Kennedy Stone House
Kennedy Stone House
The Stone House in 2009.
|Nearest city||North Salem, Ohio|
|Area||1 acre (0.40 ha)|
|NRHP reference #||75001412|
|Added to NRHP||October 03, 1975|
In 1837, Irish native Benjamin Kennedy bought 80-acre (320,000 m2) of land from Solomon Sturgis, who had obtained it as a land grant for military service. Kennedy appears to have arranged for construction almost immediately after buying the land; stone was used for the walls, and slate covers the roof. Kennedy's descendants owned and inhabited the house for more than a century; the state government bought the land in 1942, but Kennedys were permitted to continue living in the house. When Salt Fork State Park was being developed, the house could no longer be inhabited, and its final resident, Benjamin's great-great-grandson Don Kennedy, moved out in 1966.
In 1975 it was placed on the National Register and remained in its abandoned state. The roof was damaged during a storm when a tree branch fell through the roof, but the parks crew replaced it. This started a movement to fix the house and it was named the Guernsey County Bicentennial Commission Legacy Program. Local volunteers cleaned up the area and soon transformed themselves into Friends for the Restoration of The Kennedy Stone House. Major restoration was done from 2000–2002.
The organization transformed itself into the Friends of the Kennedy Stone House Salt Fork State Park and maintains the house as a museum. One of the programs the organization performs is the docent program, where retirees or history students from Muskingum College occupy a cabin above the stone house and are charged as caretakers to the property.
The stone house contains a central door reached by a flight of stairs and a small porch. The porch was once covered over during the Victorian era and contained columns and a balcony. To either side of the door are two rectangular windows. The second floor contains five windows in line over the first floor windows. The gabled roof is pierced at either end by a large stone chimney.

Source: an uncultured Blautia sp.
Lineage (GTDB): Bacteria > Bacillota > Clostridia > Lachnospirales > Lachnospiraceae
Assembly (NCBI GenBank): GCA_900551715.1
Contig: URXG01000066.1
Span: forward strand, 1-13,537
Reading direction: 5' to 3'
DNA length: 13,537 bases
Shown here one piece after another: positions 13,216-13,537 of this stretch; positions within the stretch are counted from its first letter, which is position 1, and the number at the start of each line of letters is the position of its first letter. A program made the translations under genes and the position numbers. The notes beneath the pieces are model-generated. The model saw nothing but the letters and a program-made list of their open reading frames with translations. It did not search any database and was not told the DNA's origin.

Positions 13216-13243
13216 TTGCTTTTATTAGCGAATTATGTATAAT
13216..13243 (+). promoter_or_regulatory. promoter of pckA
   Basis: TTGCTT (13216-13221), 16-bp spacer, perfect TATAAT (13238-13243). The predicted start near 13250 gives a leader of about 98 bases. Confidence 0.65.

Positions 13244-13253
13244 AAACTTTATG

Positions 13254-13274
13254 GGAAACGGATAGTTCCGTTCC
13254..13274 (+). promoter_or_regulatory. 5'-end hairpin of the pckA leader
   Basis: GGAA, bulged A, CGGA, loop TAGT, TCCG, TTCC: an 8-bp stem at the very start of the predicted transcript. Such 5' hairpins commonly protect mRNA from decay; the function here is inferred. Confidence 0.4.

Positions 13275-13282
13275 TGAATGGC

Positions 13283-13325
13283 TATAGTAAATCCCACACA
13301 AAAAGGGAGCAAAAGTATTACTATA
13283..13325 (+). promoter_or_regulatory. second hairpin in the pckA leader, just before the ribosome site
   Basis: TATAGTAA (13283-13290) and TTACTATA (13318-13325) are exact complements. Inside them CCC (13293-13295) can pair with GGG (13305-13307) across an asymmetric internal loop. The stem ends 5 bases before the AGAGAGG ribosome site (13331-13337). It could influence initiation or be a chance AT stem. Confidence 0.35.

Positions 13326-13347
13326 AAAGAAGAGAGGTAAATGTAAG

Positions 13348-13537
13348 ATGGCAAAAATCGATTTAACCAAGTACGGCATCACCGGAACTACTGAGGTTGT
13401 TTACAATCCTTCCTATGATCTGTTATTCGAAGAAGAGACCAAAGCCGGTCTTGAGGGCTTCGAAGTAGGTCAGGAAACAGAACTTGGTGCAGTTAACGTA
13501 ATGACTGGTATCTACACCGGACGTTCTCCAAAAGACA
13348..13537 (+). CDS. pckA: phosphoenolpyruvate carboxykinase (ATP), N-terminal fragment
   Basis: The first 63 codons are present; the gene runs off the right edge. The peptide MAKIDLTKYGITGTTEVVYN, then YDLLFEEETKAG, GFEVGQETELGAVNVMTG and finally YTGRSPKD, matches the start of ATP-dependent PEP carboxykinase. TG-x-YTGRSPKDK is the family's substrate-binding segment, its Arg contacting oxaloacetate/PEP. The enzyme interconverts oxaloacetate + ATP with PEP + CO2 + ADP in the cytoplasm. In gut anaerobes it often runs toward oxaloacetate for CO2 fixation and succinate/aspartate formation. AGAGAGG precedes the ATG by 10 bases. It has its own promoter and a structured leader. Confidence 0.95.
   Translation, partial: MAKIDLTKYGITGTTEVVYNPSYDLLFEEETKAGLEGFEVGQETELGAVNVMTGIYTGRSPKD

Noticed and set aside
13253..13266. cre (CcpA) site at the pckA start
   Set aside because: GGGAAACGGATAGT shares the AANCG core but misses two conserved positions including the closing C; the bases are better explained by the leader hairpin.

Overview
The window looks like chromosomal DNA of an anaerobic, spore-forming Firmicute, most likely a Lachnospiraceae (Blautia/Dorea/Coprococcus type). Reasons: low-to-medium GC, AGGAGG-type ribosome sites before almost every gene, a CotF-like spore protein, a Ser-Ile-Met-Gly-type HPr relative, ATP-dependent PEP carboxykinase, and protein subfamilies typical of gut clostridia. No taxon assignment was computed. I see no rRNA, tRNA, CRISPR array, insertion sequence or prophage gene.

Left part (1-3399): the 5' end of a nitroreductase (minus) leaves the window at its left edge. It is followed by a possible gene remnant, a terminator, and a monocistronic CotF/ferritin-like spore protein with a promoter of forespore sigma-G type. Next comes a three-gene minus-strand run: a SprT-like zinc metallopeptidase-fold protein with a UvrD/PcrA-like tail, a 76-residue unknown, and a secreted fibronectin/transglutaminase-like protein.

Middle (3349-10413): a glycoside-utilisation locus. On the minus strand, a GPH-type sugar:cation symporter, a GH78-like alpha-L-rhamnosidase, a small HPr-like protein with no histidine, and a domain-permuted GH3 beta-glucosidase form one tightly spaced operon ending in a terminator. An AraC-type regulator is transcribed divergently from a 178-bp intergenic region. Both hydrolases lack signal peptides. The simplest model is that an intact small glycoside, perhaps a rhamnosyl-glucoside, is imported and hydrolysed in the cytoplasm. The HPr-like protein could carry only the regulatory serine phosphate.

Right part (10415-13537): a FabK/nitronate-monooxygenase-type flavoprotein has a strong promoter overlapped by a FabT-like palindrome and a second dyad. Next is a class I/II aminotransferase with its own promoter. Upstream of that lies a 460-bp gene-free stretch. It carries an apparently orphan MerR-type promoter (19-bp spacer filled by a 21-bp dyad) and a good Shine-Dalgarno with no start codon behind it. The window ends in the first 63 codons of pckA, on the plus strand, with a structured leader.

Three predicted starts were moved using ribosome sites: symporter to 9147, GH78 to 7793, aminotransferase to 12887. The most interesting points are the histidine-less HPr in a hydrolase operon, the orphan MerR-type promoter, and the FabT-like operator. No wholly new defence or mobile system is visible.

The house being only one room deep meant during the family's growth a new addition would be made. A two-story wooden-frame wing was added to the rear of the building and contained the summer kitchen and several bedrooms. This addition would not last and today's reconstruction only includes the summer kitchen.
A root cellar is located to the right of the house and built of thick stone blocks. The sides of the cellar are lined with dirt and plants to allow for cooler internal temperatures. The ceiling is penetrated by two diamond-shaped holes for ventilation and light. The well is now covered over and a natural spring has been capped.
- National Park Service (2009-03-13). "National Register Information System". National Register of Historic Places. National Park Service.
- Owen, Lorrie K., ed. Dictionary of Ohio Historic Places. Vol. 1. St. Clair Shores: Somerset, 1999, 555.
- Kennedy Stone House, Ohio Historical Society, 2007. Accessed 2014-02-17.